Army Blimps

While the large airships are most often associated with Germany, the US Army had a large interest in the craft in the 1920's and 1930's. This picture shows two of the airships circling the Washington Monument. It is generally recognized that most of the real innovation in this type of aircraft was done in Germany.

Four Open Slots for Tonight's Anthropomorphic Mouse Taxidermy Class!

Four slots have just opened up for tonight's anthropomorphic mouse taxidermy class with Susan Jeiven class at Observatory! Full details follow; if interested in attending, please email me ASAP at morbidanatomy [at] Emails will be considered in the order received.
Anthropomorphic Mouse Taxidermy Class with Susan Jeiven: Back by Popular Demand
Date: TONIGHT Tuesday, November 29th
Time: 7 PM-11 PM
Admission: $60
Presented by Morbid Anatomy

Anthropomorphic taxidermy–the practice of mounting and displaying taxidermied animals as if they were humans or engaged in human activities–was a popular art form during the Victorian and Edwardian eras. The best known practitioner of the art form is British taxidermist Walter Potter who displayed his pieces–which included such elaborate tableaux as The Death of Cock Robin, The Kitten Wedding, and The Kitten Tea Party–in his own museum of curiosities.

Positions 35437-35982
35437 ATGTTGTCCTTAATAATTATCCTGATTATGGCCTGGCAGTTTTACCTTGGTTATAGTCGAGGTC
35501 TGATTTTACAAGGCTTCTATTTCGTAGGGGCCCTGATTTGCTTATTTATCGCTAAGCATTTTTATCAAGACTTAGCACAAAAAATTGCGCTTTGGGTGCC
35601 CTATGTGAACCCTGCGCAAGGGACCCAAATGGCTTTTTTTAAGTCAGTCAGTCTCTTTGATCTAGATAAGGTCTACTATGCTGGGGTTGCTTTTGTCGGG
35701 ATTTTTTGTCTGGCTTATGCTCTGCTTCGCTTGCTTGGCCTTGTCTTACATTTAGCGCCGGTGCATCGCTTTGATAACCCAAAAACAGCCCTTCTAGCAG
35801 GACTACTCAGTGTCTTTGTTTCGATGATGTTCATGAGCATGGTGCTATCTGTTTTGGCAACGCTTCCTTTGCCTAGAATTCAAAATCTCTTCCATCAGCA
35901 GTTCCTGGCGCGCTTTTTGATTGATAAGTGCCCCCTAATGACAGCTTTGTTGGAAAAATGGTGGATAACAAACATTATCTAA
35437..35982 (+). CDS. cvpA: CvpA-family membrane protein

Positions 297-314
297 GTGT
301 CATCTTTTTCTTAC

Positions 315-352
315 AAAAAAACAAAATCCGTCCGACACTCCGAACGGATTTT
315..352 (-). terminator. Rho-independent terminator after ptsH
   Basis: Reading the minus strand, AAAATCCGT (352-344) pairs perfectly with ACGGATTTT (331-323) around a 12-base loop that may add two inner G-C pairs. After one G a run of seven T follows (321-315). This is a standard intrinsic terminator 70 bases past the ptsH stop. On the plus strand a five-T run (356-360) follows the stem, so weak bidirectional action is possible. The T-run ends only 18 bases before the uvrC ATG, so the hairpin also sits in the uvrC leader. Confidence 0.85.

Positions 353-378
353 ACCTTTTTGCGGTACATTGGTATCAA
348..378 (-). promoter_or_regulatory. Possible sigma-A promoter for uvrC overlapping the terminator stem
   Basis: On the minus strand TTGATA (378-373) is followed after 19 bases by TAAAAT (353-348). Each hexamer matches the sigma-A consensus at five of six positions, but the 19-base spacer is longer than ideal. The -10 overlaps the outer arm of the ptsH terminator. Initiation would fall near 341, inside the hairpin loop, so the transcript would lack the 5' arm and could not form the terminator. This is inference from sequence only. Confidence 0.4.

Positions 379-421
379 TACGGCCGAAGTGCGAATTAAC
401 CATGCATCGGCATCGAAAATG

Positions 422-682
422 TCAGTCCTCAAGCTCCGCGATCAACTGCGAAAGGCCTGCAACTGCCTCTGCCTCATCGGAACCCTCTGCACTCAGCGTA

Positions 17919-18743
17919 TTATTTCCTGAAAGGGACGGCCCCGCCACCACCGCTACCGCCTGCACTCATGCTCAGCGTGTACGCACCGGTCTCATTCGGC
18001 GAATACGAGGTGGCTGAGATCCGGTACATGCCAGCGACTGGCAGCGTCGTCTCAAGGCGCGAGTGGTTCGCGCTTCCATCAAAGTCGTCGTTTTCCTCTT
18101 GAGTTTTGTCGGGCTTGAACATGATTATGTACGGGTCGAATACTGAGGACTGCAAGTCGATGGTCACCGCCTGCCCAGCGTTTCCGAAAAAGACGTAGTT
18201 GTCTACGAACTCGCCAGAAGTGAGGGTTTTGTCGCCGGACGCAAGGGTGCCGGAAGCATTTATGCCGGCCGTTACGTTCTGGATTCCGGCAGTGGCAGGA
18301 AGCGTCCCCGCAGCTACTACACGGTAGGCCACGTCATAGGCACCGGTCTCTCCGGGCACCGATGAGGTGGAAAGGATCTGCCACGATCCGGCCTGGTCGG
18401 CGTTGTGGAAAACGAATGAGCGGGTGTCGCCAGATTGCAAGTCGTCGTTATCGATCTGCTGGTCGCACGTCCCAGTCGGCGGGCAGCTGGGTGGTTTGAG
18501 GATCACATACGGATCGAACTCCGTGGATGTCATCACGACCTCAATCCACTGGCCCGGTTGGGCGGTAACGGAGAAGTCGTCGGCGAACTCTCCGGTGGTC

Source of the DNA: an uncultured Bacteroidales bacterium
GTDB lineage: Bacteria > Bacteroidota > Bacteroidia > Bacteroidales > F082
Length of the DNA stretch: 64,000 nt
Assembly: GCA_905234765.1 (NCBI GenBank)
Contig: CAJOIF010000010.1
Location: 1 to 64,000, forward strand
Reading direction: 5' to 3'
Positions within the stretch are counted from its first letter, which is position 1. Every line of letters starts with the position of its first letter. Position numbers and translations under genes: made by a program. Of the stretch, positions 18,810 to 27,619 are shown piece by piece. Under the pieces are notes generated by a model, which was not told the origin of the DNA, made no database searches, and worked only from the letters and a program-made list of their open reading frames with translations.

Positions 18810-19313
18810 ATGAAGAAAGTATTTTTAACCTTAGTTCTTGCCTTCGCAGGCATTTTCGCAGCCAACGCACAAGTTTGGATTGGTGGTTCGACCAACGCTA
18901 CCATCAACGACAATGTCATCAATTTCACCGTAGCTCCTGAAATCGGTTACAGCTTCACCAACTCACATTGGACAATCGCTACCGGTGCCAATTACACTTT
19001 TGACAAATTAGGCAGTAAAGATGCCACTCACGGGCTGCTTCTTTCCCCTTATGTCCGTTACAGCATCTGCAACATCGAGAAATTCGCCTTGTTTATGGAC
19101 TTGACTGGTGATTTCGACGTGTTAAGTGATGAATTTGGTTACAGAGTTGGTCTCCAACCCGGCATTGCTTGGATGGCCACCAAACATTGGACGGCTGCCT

Tonight, please join Morbid Anatomy and taxidermist, tattoo artist and educator Susan Jeiven for a beginners class in anthropomorphic taxidermy. All materials–including a mouse for each student–will be provided, and each class member will leave at the end of the day with their own anthropomorphic taxidermied mouse. Students are invited to bring any miniature items with which they might like to dress or decorate their new friend; some props and miniature clothing will also be provided by the teacher. A wide variety of sizes and colors of mice will be available.

No former taxidermy experience is required.